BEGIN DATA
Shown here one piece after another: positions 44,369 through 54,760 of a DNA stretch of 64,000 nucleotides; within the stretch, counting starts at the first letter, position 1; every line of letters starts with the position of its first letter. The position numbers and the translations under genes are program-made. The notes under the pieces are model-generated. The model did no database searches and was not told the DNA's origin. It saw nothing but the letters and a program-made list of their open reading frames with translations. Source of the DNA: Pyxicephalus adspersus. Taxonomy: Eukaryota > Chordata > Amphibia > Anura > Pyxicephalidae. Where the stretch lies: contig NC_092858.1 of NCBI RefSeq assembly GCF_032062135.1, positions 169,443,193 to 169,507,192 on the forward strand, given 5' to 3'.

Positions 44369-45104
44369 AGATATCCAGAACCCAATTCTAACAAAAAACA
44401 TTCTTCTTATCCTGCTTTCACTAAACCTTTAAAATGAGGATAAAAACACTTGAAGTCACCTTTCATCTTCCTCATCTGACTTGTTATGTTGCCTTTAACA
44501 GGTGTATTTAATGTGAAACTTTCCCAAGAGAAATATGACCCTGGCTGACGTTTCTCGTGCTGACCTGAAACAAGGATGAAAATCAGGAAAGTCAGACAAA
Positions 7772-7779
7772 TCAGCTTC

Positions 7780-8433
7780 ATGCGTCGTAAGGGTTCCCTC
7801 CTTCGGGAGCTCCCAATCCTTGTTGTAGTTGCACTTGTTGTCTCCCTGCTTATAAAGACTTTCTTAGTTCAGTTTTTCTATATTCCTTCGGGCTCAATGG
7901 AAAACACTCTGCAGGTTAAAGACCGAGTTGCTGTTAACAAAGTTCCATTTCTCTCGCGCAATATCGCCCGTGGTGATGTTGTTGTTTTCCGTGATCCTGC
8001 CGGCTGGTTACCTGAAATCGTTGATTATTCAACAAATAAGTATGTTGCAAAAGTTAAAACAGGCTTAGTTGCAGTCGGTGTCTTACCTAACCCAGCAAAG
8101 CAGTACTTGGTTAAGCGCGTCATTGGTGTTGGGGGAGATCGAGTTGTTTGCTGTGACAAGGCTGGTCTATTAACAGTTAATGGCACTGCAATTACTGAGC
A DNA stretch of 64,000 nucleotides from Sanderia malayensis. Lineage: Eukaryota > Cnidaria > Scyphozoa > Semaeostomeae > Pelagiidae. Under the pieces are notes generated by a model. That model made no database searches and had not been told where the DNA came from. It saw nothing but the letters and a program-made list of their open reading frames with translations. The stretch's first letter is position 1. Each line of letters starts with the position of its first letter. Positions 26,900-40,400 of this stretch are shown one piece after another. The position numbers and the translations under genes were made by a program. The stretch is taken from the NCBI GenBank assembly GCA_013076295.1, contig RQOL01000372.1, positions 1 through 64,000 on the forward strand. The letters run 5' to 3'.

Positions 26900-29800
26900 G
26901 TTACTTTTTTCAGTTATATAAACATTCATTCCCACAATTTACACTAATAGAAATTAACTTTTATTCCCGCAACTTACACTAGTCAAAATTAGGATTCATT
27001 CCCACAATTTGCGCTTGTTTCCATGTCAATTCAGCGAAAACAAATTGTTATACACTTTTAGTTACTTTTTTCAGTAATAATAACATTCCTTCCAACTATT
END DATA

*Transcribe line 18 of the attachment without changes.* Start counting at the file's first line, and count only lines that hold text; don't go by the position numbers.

27001 CCCACAATTTGCGCTTGTTTCCATGTCAATTCAGCGAAAACAAATTGTTATACACTTTTAGTTACTTTTTTCAGTAATAATAACATTCCTTCCAACTATT